'Chak De! is not a documentary of my life'
Former women's hockey coach Mir Ranjan Negi, who inspired Shah Rukh Khan's role in Chak De! India, doesn't want to hog the limelight emanating from the movie's success.
"I don't want to hog the limelight. This movie is not a documentary of Mir Ranjan Negi's life. It is in fact the story of a team that becomes a winning lot from a bunch of hopeless girls," Negi told IANS in an interview.
"There is nothing called World Championships in international hockey. It would be stupid to believe that Yash Raj Films would pump in Rs 450 million to make a documentary on me. So it's illogical that it is a documentation of my life," he said.
In the movie, Shah Rukh plays the role of hockey coach Kabir Khan, who turns a ragtag bunch of girls into a unit that goes on to win the World Championships on the silver screen.
The movie is based on the real life story of Negi, a former Indian goalkeeper who fell from grace after conceding seven goals against Pakistan in the 1982 Asian Games final, after which he was dropped from the side.
He returned to the hockey field, most grudgingly, 16 years later as a goalkeeping coach for the women's team. India won the 1998 Asian Games gold at Bangkok. But the joy was short-lived as the ungrateful federation sacked Negi, along with six players and the chief coach.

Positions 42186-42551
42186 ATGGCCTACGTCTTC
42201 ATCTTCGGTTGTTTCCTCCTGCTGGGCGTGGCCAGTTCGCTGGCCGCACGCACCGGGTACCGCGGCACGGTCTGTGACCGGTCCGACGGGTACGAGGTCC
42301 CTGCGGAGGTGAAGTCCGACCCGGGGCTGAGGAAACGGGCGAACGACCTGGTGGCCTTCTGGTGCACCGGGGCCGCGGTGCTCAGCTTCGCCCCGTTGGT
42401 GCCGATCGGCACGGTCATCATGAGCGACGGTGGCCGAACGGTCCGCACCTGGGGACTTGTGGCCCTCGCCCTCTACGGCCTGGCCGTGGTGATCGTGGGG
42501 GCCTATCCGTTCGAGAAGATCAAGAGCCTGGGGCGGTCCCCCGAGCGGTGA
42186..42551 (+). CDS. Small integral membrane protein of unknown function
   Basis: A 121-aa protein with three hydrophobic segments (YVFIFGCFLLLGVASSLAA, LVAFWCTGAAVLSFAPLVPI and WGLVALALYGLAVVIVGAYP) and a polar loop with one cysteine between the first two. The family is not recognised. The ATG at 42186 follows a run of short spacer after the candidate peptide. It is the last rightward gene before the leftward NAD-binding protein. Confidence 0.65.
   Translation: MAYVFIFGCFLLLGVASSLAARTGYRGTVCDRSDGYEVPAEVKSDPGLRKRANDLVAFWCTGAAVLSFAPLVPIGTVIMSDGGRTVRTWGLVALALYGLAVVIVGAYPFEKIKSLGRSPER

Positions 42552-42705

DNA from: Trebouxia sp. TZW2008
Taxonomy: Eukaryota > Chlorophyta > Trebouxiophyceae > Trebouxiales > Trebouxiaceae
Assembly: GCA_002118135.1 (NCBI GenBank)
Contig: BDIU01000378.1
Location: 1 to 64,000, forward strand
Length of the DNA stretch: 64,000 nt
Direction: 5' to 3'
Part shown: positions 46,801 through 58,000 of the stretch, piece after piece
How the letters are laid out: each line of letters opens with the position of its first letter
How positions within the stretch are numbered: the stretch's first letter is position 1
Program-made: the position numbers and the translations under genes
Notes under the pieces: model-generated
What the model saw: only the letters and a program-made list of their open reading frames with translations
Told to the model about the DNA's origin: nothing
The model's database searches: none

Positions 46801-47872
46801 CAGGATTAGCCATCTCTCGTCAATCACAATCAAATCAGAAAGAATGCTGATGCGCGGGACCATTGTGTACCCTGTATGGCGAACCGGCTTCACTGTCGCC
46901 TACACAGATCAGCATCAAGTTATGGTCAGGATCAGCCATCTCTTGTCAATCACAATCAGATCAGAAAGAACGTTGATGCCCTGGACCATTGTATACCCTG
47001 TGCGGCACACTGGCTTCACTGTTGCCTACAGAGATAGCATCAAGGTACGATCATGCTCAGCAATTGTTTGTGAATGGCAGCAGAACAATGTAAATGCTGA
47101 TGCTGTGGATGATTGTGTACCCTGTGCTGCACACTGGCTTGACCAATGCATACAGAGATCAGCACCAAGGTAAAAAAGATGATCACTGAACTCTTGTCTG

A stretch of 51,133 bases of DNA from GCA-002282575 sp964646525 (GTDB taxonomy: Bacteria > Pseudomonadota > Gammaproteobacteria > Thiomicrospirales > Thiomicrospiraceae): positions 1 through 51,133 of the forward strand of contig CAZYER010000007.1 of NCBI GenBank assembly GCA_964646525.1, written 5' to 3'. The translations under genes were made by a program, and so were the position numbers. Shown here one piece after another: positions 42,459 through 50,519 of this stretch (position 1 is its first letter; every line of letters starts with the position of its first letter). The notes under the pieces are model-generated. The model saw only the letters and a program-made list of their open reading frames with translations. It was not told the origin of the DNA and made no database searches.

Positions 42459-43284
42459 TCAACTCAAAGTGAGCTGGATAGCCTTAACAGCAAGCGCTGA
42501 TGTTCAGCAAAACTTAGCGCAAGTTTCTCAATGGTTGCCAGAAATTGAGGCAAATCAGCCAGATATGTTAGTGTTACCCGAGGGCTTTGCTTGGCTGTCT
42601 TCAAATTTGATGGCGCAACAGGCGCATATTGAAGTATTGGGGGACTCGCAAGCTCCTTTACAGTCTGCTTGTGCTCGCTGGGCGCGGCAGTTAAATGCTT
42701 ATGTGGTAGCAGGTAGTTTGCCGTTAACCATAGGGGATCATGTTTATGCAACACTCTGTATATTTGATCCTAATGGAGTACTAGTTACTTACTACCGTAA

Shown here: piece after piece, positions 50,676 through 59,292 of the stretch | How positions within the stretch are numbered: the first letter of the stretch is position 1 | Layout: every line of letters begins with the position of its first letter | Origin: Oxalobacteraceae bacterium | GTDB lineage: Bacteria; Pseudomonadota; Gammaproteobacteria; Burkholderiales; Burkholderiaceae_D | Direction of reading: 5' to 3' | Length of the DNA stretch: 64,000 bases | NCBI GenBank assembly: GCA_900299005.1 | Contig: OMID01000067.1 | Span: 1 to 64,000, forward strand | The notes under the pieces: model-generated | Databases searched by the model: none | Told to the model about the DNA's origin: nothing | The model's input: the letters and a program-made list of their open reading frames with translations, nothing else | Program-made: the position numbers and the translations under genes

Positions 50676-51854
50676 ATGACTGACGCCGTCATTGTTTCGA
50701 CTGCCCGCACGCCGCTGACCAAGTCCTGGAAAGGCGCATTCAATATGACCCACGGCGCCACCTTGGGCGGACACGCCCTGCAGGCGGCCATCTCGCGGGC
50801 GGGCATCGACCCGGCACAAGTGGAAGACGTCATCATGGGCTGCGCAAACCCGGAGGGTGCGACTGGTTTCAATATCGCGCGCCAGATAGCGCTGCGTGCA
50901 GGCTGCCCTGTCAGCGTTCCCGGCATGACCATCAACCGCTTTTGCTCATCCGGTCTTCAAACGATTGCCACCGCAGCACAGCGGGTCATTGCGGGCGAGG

The affable Negi returned to train the girls, won the Commonwealth Games gold in 2002, again contributing as a goalkeeping coach.
"I was never a big coach but I was a good management person. I think being a good man manager is what counts now in modern sports," he said.
The former women's coach believes sports movies like Chak De! India would usher in a sports movement in the country.
"It is good to see that the culture of sports movies is growing in our country. It can do a whole world of good to the sports culture in our society," he said.
Negi, who was roped in as a technical director by the film's producers, said he was impressed by Shah Rukh's performance and that the superstar was able to do justice to the role.
"When they (producers) were writing the screenplay, they faced some technical problems regarding hockey. Then they approached me and appointed me as the technical director of the movie," he said.
"Almost 35-40 per cent of the movie was about hockey and I had to teach the girls the game so that it looked real on the screen. It was real fun working with them as some of them had never touched a hockey stick in their life."
The former coach now plans to set up a hockey academy in memory of his son Abhi Ranjan, who passed away 18 months ago at the age of 19 in a motorcycle accident.
Negi's autobiography Gloom to Glory will be released later this month.
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